One of the things I love most about travel is being able to explore new destinations, get to know different cultures around the world and really understand how other people live. That’s why when an opportunity came up to explore Colombia last month, I jumped at the chance especially as it was in partnership with two fab Canadian brands - Level Ground Trading and Ten Thousand Villages.
Level Ground Trading, a fair trade coffee company that originated in Victoria, tasked me with visiting their farmers in Colombia who grow and produce the dried fruit & coffee that we buy here in Canada to understand exactly where it all comes from, the story of the farmers and the journey these foods take to get to our shelves.
As well as that, Ten Thousand Villages, a Canadian retailer that sells beautiful handmade home decor, jewellery and accessory products made by artisans in developing countries, tasked me with visiting the workshops in Bogotá where their items are made and meeting the individuals who make their products.
It was such a unique trip and it was so cool to be able to not only explore somewhere new, but also really get to the heart of the everyday products that we buy and that make their way into our home.
I always love having a travel buddy when I go away and I didn’t want to explore Colombia alone, so I decided to bring my big brother Paul from England along for the ride and it was really amazing to experience the trip with him. Our visit took us to two areas - Bogotá, the capital, and Ibagué, a slightly smaller city located in the Colombian Andes, and we were there for a total of 7 days.
We had the opportunity to do everything from harvesting bananas in the farms, to trekking through the mountains and picking coffee, to visiting the home of an artisan who makes the Christmas ornaments for Ten Thousand Villages that are now hanging on my tree here in Vancouver. It was such an enlightening experience in that it's made me a lot more conscious of where our everyday products come from and I was able to understand the true meaning of Fair Trade and what it means for the person behind the product. It’s not that I wasn’t aware before, but it’s easy to lose sight of the human behind the product and their story and the hours that go into making it, especially when everything is at our disposal and is so easy to obtain.
If you want to find out more, here's a recap of my experience visiting Colombia with Level Ground Trading and Ten Thousand Villages, what we got up to and what I learned from the trip. Don't forget to check out the video too!
Exploring the fruit farms & learning about organic produce
After I met my brother in Bogotá, our first stop was Ibagué, a really lovely city in the mountains about 3 hours from the capital. We hopped on a bus the morning after I arrived and set off to the mountains. The journey alone was so stunning and the landscape was beautifully luscious and green, and it was the perfect intro to Colombia.
We headed straight to one of Level Ground Trading’s fruit farmers to learn more about organic farming & how their fruits eventually land on our shelves. The farmer we met was called Orlando, and he was such a lovely man and took us around his farm and explained what's involved in harvesting bananas and coffee. Orlando has had his farm for 10 years but switched to organic farming 4 years ago, and not only has it created a more stable income for him, he's also so much more conscious about the environment and looking after his land.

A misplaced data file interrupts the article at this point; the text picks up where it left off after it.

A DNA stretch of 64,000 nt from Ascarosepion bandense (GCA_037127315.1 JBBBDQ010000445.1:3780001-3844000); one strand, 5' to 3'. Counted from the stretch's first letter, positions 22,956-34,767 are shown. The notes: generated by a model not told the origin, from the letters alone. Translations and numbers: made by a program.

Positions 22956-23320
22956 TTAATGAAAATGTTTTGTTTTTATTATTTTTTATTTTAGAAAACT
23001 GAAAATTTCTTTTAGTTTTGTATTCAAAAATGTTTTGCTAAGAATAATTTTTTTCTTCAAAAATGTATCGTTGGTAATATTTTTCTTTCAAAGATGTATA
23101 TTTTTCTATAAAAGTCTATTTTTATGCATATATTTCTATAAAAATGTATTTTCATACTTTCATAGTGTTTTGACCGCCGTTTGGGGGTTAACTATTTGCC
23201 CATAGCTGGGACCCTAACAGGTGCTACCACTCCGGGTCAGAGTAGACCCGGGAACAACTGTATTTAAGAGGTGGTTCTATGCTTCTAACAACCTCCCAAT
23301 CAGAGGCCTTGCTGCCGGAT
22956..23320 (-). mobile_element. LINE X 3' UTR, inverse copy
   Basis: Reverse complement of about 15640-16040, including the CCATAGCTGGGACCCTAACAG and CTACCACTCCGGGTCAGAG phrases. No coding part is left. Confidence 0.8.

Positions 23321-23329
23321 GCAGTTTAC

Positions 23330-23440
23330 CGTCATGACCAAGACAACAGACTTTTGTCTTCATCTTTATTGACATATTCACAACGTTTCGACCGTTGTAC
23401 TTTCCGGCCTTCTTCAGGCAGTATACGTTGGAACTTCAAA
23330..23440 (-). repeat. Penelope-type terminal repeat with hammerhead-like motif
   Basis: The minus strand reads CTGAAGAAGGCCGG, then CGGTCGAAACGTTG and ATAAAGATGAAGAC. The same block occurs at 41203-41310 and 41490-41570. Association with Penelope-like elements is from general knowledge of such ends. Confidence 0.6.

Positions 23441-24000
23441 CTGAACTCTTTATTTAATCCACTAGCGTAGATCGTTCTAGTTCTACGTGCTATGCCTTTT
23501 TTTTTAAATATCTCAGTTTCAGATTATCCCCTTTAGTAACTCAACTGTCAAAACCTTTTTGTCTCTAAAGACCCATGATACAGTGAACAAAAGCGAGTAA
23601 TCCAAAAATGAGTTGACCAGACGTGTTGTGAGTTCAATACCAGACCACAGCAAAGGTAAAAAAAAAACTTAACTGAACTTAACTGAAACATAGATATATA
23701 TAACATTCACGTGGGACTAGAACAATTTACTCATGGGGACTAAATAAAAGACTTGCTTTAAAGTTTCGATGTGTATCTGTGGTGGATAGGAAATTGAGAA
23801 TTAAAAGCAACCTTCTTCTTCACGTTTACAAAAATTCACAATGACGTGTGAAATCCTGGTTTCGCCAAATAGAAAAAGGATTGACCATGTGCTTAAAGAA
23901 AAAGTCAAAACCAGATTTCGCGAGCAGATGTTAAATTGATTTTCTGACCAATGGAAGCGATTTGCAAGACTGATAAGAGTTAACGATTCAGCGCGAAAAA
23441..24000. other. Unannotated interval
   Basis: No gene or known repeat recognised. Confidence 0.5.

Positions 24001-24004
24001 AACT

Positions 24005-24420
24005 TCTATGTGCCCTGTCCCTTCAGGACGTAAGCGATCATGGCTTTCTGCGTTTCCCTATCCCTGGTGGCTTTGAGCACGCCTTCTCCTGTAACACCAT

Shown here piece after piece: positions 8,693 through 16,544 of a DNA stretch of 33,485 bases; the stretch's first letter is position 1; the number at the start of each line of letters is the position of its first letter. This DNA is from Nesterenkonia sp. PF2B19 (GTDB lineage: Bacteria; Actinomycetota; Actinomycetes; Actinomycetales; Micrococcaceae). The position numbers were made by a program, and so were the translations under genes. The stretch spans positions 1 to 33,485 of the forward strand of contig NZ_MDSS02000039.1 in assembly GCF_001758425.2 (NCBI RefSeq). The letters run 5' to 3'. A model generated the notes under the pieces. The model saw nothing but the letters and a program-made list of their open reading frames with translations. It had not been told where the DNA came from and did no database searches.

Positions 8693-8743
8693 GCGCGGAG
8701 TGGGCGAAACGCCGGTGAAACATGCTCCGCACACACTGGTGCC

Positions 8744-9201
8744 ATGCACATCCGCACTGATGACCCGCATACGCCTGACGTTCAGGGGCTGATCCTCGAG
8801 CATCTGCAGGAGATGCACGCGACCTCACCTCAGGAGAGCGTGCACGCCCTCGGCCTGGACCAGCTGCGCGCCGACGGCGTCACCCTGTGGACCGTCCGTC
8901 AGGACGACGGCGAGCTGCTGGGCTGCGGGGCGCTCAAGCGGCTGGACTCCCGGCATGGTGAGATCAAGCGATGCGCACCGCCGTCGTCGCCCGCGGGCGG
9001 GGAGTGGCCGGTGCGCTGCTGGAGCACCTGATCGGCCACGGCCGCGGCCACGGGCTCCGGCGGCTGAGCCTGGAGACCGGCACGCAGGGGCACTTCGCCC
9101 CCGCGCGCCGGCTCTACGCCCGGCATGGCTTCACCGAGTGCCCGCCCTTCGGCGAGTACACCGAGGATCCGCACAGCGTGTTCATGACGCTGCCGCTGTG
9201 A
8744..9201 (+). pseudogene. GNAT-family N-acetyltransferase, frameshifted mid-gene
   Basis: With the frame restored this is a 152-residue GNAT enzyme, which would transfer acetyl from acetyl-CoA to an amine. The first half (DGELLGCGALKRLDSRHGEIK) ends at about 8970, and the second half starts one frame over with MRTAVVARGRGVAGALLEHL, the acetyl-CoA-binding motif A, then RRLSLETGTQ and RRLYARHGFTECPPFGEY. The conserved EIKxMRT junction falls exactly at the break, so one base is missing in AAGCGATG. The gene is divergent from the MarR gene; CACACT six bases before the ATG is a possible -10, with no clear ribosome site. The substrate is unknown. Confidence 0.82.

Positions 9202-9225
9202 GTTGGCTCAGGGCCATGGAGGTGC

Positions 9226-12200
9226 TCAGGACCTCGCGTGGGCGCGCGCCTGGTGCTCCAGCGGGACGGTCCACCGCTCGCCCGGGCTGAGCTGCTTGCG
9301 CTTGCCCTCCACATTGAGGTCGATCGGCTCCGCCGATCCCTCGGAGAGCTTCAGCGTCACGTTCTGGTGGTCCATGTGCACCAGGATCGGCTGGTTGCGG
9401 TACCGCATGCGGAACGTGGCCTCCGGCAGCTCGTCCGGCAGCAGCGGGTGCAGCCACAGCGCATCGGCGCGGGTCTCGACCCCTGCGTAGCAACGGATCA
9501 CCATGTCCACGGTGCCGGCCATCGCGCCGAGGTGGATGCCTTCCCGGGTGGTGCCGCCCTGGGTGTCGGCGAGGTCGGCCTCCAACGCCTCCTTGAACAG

Orlando has been working with Level Ground Trading since 2014 and the bananas he harvests make their way into the delicious dried fruit products we find on our shelves. Paul and I actually got to harvest bananas from the tree ourselves (obviously with a little help from Orlando - those bunches were HEAVY) which was so cool, and such hard work too, so I definitely developed a greater appreciation for the work these farmers have to do.
Although Level Ground Trading’s coffee farmers are located elsewhere, closer to Medellin, Orlando also grows coffee so we got to learn the art of coffee picking & what's involved in processing the beans.
Learning Orlando’s story was amazing - he cares SO much about his land and organic farming, and his approach to the environment is really admirable. He believes that we have the power as humans to make our world so much better but instead, we’re destroying it, so organic farming is his contribution to making the world a more balanced place, with fewer toxins from chemicals and traditional farming & a better environment for generations to come.
After our visit to the farm, we visited Fruandes, the fruit processing plant where Orlando’s fruits travel to in order to get peeled, chopped, dried, packaged, and then shipped to Canada. It was really cool to see that there are people involved in every single stage of production (even chopping as it's done by hand), to make sure the products are of the best quality and to create opportunities for people in the area.
Over 70% of the workforce there are women which was awesome to see, as opportunities for single mothers and those with minimal education aren’t plentiful, and not all workplaces offer good working conditions and equal & stable pay. I loved being able to follow the fruit from the ground all the way to the finished packaged product and it definitely made me appreciate the whole process that’s involved in producing something like dried fruit & why organic foods do come with a higher price tag.
Orlando taught me that organic isn’t overpriced - it’s just the true cost of food. We’re so accustomed to paying crazy low prices for food, but once you see exactly how much goes into getting our food from somewhere like Colombia to Vancouver, you begin to understand the price that bit more.